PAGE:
Monica W. Varsanyi, Arizona State University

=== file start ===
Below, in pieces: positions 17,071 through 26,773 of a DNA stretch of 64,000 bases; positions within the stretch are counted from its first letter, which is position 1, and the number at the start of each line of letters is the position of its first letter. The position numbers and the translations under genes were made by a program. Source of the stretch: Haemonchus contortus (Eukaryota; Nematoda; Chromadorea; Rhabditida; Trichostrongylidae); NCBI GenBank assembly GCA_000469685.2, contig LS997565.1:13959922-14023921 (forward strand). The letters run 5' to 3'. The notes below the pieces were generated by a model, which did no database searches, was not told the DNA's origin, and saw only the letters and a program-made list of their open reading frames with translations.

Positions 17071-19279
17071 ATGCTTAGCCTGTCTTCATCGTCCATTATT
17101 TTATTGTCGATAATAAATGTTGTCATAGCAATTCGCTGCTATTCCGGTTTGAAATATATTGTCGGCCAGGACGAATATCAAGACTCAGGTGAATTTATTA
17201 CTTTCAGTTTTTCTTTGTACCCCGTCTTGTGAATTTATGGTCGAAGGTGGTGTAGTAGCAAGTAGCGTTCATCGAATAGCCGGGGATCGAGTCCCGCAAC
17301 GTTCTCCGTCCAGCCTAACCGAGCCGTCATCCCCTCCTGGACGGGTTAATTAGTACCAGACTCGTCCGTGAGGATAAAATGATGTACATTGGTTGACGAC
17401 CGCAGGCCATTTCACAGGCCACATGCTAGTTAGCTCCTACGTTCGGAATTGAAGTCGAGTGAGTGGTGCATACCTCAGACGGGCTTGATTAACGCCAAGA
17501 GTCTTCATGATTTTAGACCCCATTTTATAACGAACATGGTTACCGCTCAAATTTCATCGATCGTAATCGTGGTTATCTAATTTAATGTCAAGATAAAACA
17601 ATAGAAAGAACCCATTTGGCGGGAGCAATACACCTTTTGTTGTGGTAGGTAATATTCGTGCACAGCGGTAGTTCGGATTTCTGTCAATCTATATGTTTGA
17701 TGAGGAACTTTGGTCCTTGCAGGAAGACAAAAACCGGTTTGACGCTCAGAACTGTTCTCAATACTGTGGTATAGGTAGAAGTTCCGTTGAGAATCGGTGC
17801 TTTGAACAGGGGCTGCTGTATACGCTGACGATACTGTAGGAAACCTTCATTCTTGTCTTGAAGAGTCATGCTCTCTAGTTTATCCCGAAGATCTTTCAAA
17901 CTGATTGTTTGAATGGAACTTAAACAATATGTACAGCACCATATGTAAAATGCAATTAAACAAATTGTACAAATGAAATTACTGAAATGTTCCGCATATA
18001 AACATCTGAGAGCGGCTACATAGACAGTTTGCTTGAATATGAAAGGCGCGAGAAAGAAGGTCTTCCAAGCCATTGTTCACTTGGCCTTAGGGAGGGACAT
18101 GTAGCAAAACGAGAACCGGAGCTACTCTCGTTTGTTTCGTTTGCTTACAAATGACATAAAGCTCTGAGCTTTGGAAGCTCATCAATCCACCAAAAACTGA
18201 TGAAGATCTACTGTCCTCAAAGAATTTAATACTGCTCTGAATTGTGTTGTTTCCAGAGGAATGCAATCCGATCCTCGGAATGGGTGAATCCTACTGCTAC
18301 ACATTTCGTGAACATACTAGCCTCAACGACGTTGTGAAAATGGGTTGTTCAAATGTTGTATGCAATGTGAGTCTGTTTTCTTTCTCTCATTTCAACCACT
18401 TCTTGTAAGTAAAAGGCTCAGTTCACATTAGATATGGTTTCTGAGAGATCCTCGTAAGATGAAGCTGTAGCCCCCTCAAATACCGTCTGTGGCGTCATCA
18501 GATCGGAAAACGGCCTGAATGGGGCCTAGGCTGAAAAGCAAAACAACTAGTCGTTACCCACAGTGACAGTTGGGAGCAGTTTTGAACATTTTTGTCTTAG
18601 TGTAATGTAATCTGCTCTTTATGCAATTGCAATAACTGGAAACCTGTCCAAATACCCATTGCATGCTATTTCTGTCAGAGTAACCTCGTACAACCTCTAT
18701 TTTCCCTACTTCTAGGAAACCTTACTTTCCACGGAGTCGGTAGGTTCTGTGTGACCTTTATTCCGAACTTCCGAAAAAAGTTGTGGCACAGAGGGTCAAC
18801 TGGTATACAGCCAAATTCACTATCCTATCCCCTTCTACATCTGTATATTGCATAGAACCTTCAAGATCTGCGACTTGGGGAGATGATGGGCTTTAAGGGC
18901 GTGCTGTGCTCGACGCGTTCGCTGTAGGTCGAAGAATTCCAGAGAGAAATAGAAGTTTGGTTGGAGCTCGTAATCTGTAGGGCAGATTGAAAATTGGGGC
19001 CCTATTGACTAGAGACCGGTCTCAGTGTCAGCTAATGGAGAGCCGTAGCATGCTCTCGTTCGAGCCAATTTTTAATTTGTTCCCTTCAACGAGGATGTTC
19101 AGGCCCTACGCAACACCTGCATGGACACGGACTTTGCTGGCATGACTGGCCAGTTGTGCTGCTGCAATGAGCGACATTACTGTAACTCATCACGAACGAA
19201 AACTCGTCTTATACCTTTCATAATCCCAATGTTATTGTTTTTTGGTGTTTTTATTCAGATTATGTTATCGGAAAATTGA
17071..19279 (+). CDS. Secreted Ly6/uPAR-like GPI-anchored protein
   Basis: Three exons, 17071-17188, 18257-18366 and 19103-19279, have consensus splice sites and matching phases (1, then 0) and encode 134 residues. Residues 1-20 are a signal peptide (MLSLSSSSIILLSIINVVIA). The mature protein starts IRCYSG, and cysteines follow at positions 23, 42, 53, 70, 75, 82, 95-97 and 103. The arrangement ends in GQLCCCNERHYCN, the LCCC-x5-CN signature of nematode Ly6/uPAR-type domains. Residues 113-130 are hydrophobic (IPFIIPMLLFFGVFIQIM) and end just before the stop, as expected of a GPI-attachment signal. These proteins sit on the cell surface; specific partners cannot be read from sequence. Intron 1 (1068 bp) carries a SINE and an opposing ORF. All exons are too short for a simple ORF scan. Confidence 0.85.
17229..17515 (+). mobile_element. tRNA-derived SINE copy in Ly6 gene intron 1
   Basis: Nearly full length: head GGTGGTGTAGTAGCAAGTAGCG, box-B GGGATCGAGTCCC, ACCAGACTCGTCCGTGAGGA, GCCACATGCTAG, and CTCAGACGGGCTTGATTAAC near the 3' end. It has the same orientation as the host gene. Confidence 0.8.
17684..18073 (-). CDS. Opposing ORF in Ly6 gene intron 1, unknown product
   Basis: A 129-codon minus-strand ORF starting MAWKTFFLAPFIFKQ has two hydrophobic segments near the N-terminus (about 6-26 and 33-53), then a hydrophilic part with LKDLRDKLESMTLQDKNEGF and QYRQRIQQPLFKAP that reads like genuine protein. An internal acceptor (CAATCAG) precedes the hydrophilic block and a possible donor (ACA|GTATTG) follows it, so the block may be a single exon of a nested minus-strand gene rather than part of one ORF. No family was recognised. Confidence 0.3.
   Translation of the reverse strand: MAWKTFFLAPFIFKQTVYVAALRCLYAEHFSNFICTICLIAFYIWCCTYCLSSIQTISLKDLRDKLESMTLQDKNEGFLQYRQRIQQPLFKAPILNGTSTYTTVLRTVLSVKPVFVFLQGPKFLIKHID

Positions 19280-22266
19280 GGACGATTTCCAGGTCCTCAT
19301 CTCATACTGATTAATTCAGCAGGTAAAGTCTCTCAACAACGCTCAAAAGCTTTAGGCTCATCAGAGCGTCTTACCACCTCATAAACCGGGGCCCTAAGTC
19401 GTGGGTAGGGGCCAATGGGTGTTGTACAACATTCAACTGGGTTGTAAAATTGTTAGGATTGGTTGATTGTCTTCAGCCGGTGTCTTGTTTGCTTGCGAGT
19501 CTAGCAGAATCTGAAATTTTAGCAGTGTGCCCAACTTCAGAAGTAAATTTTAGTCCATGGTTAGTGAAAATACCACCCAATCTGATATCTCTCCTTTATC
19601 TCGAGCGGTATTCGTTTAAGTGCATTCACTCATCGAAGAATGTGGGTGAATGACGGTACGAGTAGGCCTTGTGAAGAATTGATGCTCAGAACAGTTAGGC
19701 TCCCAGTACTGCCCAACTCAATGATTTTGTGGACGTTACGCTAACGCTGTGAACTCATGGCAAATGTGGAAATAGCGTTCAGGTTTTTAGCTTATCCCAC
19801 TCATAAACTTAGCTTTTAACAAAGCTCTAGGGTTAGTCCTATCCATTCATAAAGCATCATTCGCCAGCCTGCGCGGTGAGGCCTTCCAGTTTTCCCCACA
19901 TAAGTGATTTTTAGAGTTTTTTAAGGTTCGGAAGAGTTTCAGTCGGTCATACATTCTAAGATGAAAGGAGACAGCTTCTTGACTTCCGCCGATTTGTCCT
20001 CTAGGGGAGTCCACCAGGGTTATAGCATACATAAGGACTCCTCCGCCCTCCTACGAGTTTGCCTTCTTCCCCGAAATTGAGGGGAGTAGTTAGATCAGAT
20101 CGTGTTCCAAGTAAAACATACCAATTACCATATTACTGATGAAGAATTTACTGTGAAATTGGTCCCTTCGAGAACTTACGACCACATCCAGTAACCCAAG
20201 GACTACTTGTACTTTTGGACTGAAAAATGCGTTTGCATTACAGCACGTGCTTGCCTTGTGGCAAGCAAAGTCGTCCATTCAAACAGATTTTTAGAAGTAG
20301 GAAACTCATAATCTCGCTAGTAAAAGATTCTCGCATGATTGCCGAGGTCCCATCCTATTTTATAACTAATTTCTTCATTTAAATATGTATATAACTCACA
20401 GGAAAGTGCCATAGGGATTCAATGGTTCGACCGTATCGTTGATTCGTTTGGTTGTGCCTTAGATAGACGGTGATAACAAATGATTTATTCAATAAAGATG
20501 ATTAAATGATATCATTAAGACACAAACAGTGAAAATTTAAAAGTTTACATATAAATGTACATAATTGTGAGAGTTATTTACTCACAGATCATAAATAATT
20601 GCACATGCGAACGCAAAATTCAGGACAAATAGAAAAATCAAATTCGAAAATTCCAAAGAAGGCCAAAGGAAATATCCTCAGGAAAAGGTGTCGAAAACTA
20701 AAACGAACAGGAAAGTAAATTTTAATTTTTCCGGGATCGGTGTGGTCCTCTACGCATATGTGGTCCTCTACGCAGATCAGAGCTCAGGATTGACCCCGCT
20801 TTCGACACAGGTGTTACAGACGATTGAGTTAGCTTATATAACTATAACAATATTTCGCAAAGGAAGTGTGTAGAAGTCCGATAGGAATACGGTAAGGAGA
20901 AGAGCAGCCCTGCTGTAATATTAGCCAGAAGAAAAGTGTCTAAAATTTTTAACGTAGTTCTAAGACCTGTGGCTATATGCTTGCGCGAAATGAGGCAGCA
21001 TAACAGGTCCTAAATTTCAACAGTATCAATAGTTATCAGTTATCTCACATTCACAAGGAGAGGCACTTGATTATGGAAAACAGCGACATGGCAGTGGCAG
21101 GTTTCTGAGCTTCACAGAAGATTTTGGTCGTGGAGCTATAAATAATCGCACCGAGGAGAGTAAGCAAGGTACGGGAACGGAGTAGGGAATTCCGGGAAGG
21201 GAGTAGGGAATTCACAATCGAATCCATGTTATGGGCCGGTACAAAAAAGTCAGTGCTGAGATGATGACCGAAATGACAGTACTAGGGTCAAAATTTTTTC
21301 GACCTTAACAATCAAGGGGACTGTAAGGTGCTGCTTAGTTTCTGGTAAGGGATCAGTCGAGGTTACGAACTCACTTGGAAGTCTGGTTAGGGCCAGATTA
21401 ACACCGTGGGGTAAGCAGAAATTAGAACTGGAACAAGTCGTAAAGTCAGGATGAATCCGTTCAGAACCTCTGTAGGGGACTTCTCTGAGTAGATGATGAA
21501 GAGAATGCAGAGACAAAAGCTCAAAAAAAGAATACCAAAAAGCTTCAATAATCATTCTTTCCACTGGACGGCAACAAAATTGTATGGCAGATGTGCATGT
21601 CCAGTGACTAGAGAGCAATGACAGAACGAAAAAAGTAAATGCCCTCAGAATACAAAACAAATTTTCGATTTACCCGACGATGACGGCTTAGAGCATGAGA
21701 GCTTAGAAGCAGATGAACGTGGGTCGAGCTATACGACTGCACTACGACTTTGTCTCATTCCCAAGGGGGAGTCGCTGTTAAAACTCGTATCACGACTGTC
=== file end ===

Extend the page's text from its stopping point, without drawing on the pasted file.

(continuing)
Abstract: The matrículas consulares are identity cards issued by the Mexican government to its nationals living abroad. Since 9/11, businesses, local, and state governments in the US have started accepting them as a valid form of identification for undocumented immigrants living in their communities, who otherwise do not have any form of acceptable identification. In this article, I first outline the history and context of federal jurisdiction over immigration and naturalization policy in the United States, and then expand upon the case study of the consular ID cards. I argue that the increasing acceptance of the matrículas consulares provides an example of how, in confronting the local impacts of undocumented migration, communities are formulating both “foreign policy” (as immigration policy is considered as foreign policy in the United States), as well as “citizenship policy,” at the local scale. I conclude by taking the analysis one step further and arguing that this partial rescaling of membership policy enables the nation-state to better manage what political theorist, James Hollifield, calls the “liberal paradox,” or the growing tension between neoliberal economic openness and the continued necessity of national political closure.